Peter Sachs Collopy
Technology and Society
This is a syllabus for Technology and Society (STSC/HSOC 003), a course offered in fall 2014 at the University of Pennsylvania. Technology plays an increasing role in our understandings of ourselves, our communities, and our societies, in how we think about politics and war, science and religion, work and play. Humans have made and used technologies, though, for thousands if not millions of years. In this course, we will use this history as a resource to understand how technologies affect social relations, and conversely how the culture of a society shapes the technologies it produces. Do different technologies produce or result from different economic systems like feudalism, capitalism, and communism? Can specific technologies promote democratic or authoritarian politics? Do they suggest or enforce different patterns of race, class, or gender relations? Among the technologies we'll consider will be large objects like cathedrals, bridges, and airplanes; small ones like guns, clocks, and birth control pills; and networks like the electrical grid, the highway system, and the internet.
The course will meet on Tuesday evenings, 6:00 to 9:00, from September 2 to December 9 in Williams Hall room 219. It will be a discussion-based seminar, though I will punctuate it with occasional presentations. I will be available for office hours before class on Tuesdays from 5:00 to 6:00 in Claudia Cohen Hall room 332, and encourage you to come by and talk.
As a seminar, this course is primarily based on learning by discussing the required readings (listed below), so it’s essential that you read and think about them before each class meeting. Your engaged and insightful participation in discussions will account for 25% of your grade for the course.
The other assignments consist of three short papers, of approximately five pages each. I’ll provide more detailed prompts, but in short the first paper should present an argument about whether and how a particular technology “has politics,” the second should describe and analyze your observation of people using technology, and the third should present a brief history of a technology of your choice. You will have an opportunity to submit a draft, get my feedback, and revise your paper before I grade it. Each paper will account for 25% of your grade for the course.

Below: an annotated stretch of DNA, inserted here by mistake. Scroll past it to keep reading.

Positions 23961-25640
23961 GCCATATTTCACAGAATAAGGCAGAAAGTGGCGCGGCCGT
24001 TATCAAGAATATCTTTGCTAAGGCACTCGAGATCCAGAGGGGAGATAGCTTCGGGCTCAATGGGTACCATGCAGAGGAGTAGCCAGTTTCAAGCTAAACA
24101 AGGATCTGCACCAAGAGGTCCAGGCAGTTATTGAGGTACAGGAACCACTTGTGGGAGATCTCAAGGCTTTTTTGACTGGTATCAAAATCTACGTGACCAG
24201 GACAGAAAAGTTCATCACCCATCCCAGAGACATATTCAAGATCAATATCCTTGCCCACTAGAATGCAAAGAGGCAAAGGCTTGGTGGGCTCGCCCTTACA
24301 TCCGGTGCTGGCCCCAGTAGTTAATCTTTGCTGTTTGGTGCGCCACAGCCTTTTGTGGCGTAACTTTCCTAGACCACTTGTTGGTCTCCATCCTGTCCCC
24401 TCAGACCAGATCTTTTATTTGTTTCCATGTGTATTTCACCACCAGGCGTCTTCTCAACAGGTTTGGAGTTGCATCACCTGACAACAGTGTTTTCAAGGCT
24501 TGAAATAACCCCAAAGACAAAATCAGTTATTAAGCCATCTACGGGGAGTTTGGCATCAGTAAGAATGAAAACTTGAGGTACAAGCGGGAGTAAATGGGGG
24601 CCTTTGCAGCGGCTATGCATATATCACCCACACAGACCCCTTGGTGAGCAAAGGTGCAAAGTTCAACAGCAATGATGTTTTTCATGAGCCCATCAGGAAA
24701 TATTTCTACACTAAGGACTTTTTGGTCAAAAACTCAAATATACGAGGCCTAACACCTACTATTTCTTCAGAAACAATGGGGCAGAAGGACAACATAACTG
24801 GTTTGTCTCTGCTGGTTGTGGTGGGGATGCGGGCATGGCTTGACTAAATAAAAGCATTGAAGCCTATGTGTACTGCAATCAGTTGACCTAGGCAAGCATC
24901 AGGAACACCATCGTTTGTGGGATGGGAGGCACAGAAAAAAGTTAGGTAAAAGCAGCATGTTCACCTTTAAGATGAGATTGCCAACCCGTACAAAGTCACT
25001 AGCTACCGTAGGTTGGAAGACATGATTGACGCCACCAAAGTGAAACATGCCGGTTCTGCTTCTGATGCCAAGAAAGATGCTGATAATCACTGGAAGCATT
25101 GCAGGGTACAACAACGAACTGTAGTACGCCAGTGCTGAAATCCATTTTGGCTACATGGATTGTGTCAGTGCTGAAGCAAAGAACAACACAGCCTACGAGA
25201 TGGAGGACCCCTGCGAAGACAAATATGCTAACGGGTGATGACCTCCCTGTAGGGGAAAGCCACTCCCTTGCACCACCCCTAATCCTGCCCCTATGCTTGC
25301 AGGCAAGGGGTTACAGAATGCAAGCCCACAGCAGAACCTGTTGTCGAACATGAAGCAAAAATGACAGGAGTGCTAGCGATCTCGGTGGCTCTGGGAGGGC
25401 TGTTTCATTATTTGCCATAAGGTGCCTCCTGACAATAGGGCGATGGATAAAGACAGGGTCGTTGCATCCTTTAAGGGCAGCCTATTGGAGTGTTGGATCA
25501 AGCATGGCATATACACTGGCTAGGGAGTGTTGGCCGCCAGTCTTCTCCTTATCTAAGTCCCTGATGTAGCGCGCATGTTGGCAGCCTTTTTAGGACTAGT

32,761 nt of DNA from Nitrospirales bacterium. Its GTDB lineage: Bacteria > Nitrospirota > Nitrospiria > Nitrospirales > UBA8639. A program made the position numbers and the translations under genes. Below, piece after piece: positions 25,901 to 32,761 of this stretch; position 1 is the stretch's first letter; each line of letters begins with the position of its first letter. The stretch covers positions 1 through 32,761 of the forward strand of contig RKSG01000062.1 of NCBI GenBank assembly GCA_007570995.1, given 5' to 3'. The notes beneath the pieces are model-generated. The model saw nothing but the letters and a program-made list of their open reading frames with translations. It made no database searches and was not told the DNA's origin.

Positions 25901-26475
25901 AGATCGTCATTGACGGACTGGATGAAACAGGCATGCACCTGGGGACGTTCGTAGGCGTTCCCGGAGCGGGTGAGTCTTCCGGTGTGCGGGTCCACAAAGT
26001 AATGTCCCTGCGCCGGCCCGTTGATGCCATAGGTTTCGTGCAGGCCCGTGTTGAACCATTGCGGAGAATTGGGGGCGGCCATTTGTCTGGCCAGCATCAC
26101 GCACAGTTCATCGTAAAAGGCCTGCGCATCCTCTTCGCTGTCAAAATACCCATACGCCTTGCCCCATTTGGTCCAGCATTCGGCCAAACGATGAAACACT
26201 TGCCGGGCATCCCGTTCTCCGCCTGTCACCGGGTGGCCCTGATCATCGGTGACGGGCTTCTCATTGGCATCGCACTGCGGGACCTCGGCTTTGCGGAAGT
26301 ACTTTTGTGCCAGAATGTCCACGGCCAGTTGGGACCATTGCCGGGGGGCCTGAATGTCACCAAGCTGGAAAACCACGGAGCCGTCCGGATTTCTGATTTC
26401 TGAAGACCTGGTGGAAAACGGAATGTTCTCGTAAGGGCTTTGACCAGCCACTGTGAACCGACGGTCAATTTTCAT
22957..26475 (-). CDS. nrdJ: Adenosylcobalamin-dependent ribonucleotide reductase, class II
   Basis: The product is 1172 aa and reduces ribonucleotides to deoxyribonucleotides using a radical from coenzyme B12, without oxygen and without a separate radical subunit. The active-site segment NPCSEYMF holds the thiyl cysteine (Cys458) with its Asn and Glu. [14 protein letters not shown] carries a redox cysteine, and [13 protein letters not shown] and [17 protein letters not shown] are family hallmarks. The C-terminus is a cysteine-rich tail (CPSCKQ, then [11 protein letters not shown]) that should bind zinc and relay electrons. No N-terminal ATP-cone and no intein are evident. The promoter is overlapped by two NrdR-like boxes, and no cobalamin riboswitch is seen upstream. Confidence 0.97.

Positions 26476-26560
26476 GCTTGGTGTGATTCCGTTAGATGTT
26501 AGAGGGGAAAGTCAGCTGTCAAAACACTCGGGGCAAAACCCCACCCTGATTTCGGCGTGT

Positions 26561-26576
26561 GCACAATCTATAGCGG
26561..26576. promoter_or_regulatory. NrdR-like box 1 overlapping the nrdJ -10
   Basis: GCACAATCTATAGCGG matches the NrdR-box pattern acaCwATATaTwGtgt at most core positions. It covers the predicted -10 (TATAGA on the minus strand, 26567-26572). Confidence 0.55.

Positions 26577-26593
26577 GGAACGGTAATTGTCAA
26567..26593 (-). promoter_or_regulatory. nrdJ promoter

The following four books, which we’ll be reading cover-to-cover or nearly so, are available for sale at the Penn Book Center and for borrowing at Van Pelt Library’s Rosengarten Reserve Room. Medieval Technology and Social Change is also available online, and other readings will be available through links below.
- Lynn White, Jr., Medieval Technology and Social Change (1962).
- Thomas J. Misa, Leonardo to the Internet: Technology and Culture from the Renaissance to the Present, second edition (2011, revised from 2004 original).
- Ruth Schwartz Cowan, More Work for Mother: The Ironies of Household Technology from the Open Hearth to the Microwave (1983).
- David Edgerton, The Shock of the Old: Technology and Global History since 1900 (2007).
September 2: Introduction
September 9: Technologies of Feudalism
September 16: Roots of Capitalism
September 23: Print Culture
- Marshall McLuhan, Understanding Media: The Extensions of Man (1964), chapters 1, 16, and 18.
- Elizabeth Eisenstein, The Printing Revolution in Early Modern Europe, second edition (2005, abridged from The Printing Press as an Agent of Change: Communications and Cultural Transformations in Early-Modern Europe, 1979), introduction and chapters 2 and 3.
- Bruno Latour and Steve Woolgar, Laboratory Life: The Construction of Scientific Facts, second edition (1986, revised from 1979 original), pages 43–53.
- Draft due on the politics of a technology.
September 30: The Industrialization of Manufacturing
- Misa, Leonardo to the Internet, chapter 3.
- Walter Licht, Industrializing America: The Nineteenth Century (1995), introduction and chapters 2 and 3.
- Judith A. McGaw, “Gender and Papermaking” (1998, abridged from Most Wonderful Machine: Mechanization and Social Change in Berkshire Paper Making, 1801–1885, 1987).
October 7: The Industrialization of Time and Space
- Misa, Leonardo to the Internet, chapter 4.
- Wolfgang Schivelbusch, The Railway Journey: The Industrialization of Time and Space in the 19th Century (1986), chapters 1–6.
- Paper due on the politics of a technology.
October 14: The Industrialization of Housework
- Cowan, More Work for Mother, chapters 1–5.
October 21: Technological Systems
October 28: Modern Cities
November 4: Modern Media
- Friedrich A. Kittler, Gramophone, Film, Typewriter (1999, translated from 1986 German original), pages 1–37.
- Susan J. Douglas, Inventing American Broadcasting, 1899–1922 (1987), introduction and chapter 6.
- Claude S. Fischer, America Calling: A Social History of the Telephone to 1940 (1992), chapters 2 and 3.
- Paper due on observing technology in use.
November 11: Alternative Modernities
- Edgerton, The Shock of the Old, introduction and chapters 1, 2, and 5.
- Paul R. Josephson, Would Trotsky Wear a Bluetooth? Technological Utopianism under Socialism, 1917–1989 (2010), introduction and chapter 1.
November 18: The Industrialization of Violence
November 25: No class
December 2: Globalization
- Edgerton, The Shock of the Old, chapters 3, 4, 8 and conclusion.
- Carroll Pursell, The Machine in America: A Social History of Technology, second edition (2007, revised from 1994 original), chapter 13.
- Misa, Leonardo to the Internet, chapter 8.
December 9: Technological Systems Revisited